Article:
Section 138 in The Negotiable Instruments Act, 1881:
138. Dishonour of cheque for insufficiency, etc., of funds in the account. Where any cheque drawn by a person on an account maintained by him with a banker for payment of any amount of money to another person from out of that account for the discharge, in whole or in part, of any debt or other liability, is returned by the bank unpaid. either because of the amount of money standing to the credit of that account is insufficient to honour the cheque or that it exceeds the amount arranged to be paid from that account by an agreement made with that bank, such person shall be deemed to have committed an offence and shall, without prejudice. to any other provision of this Act, be punished with imprisonment for a term which may extend to one year, or with fine which may extend to twice the amount of the cheque, or with both.
But there is some update on the same rule as per the Honorable Supreme court Judgement.
SC sets aside verdict of Gujarat HC that criminal proceedings for dishonouring of cheque can be initiated only when the cheque is dishonoured due to lack of sufficient amount
A person may face criminal proceedings if a cheque issued by him gets dishonoured on the ground that his signature does not match the specimen signature available with the bank, the Supreme Court has ruled.
A bench of justices T S Thakur and Gyan Sudha Mishra set aside the verdict of Gujarat High Court which had held that criminal proceedings for dishonouring of cheque can be initiated only when the cheque is dishonoured because of lack of sufficient amount in the bank account and not in case where a cheque is returned due to mismatch of signature of account holder.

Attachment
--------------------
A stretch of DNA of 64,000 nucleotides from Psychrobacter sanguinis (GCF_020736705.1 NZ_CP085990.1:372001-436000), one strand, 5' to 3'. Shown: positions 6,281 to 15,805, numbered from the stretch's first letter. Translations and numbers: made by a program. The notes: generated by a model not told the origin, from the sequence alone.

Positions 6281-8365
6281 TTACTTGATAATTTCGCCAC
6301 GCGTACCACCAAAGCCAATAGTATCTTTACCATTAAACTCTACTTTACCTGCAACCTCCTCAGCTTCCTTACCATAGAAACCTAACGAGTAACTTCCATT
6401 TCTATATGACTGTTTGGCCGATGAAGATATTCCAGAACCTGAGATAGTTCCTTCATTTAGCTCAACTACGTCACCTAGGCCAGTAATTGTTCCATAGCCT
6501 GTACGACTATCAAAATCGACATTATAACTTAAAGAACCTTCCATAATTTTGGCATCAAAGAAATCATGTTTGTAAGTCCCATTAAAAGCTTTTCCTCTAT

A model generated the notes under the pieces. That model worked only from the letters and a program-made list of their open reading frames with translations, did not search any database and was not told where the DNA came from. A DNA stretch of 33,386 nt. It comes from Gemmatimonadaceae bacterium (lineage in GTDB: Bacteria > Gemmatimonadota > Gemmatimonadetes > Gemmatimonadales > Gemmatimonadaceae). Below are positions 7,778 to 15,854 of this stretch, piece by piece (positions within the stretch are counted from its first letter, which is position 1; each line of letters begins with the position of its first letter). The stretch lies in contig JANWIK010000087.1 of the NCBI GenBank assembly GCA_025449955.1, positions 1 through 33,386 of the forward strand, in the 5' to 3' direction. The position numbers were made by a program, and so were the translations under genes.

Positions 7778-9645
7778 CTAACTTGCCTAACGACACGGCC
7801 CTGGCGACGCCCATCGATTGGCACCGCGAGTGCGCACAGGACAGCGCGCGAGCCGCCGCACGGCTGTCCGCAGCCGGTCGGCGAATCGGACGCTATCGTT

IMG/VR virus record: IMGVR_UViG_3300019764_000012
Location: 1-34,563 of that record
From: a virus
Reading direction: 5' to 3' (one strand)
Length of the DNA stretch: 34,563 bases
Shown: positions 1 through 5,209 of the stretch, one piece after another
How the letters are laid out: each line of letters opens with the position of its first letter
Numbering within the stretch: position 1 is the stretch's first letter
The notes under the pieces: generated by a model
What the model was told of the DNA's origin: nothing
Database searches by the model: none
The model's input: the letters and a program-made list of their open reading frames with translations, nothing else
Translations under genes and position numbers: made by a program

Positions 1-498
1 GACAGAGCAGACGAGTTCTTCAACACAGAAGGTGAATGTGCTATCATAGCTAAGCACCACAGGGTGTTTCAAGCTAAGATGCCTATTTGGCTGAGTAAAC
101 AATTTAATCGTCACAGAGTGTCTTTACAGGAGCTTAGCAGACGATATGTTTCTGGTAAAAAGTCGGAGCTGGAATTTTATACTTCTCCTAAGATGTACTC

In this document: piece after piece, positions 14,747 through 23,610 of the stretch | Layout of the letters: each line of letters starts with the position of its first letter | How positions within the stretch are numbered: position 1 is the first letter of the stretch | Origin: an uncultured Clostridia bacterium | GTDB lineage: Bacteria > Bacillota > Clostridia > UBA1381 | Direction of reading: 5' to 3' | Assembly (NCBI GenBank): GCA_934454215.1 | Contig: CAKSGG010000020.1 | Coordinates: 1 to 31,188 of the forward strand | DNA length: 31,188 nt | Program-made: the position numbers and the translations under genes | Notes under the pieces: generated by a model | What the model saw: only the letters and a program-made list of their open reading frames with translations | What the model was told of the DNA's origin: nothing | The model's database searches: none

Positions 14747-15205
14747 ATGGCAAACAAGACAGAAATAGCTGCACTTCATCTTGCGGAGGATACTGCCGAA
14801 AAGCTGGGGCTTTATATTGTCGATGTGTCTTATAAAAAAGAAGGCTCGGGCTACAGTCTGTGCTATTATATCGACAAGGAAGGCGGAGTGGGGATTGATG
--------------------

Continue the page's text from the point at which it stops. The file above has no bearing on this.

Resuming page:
“Just as dishonour of a cheque on the ground that the account has been closed is a dishonour falling in the first contingency referred to in Section 138 of Negotiable Instrument Act, so also dishonour on the ground that the ‘signatures do not match’ or that the ‘image is not found’, which too implies that the specimen signatures do not match the signatures on the cheque would constitute a dishonour within the meaning of Section 138 of the Act,” the bench said.
The SC, however, said that in such cases, the account holder must be given a chance to arrange the payment before criminal proceedings begin. “Dishonour on account of such changes that may occur in the course of ordinary business of a company, partnership or an individual may not constitute an offence by itself because such a dishonour in order to qualify for prosecution under Section 138 shall have to be preceded by a statutory notice where the drawer is called and has the opportunity to arrange the payment of the amount covered by the cheque.”